val view = parent.inflate(R.layout.todo_list_item)

or:

val view = parent.inflate(R.layout.todo_list_item,
    attachToRoot = true)

I guess you already noticed that Kotlin also supports default arguments.

Lambda

Intentionally left blank.

Optionals / Null safety

Forget about NullPointerExceptions. Kotlin has 2 types of variables, nullable and non-nullable. If we declare our variable as non-nullable — the compiler won’t let us assign a null value to it. Only nullable variables can be null.

var nonNullable: String = "This is a title" // Non-nullable variable
var nullable: String? = null // Nullable variable

In case of the nonNullable variable, we can safely call methods on it, without any null checks, because it cannot have a null value.

In case of the nullable variable, we can safely call methods with the help of the safe-trasversal operator (?.), and forget about null checks:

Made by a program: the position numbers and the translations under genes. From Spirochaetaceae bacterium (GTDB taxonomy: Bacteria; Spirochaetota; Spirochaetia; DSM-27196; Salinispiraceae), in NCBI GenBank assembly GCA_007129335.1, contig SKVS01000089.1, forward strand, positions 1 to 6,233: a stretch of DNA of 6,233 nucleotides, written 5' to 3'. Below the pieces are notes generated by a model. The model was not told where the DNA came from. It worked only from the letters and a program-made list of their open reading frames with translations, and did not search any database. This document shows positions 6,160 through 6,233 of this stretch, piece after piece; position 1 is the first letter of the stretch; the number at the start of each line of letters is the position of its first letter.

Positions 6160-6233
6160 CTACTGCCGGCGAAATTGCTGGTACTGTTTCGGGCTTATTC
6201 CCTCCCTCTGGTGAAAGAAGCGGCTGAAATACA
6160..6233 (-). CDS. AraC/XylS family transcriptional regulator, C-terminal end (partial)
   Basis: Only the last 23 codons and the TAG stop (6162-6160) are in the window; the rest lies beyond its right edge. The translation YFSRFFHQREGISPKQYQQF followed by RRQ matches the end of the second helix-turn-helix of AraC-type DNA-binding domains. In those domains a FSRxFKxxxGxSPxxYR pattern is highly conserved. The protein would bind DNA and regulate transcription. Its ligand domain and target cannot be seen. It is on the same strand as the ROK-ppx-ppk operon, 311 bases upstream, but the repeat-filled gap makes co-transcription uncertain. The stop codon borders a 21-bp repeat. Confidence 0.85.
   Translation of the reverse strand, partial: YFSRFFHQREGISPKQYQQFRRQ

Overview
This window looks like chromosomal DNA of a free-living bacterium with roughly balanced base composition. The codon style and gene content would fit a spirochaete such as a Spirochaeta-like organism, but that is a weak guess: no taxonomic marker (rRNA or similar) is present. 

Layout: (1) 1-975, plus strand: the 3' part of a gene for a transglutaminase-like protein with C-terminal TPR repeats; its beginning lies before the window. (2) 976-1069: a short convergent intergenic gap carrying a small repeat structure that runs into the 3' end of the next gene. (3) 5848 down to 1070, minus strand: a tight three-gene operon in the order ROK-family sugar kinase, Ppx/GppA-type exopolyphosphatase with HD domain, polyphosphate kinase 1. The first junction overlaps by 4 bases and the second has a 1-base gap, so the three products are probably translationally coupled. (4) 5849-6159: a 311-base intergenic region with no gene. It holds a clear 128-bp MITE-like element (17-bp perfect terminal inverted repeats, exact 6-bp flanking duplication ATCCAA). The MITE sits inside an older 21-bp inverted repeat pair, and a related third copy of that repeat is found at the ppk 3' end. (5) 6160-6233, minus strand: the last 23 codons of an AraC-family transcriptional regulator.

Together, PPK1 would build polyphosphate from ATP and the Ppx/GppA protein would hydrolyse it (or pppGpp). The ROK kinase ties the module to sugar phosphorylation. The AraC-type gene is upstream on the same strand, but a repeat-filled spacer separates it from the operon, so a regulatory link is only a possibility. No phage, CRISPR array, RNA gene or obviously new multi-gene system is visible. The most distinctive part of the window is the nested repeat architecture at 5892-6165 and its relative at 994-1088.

val length = nullable?.length

The code above won’t fail, even if the nullable variable has a null value. In that case, the value of the length variable will be null.

Elvis operator

The result of a safe call (?.) is always a nullable variable. So in cases where we are calling a method on a null variable — the result will be null.

That can be inconvenient sometimes. For example, in the code sample above, we want our length variable to be a non-null variable because it’s logical for it to have a value of 0 in case of a null string.

In cases like that, we can use the elvis operator ( ?: ).

val length = nullable?.length ?: 0

The elvis operator will use the left side value if it’s not null. In case the left side value is null, it will use the right non-nullable value.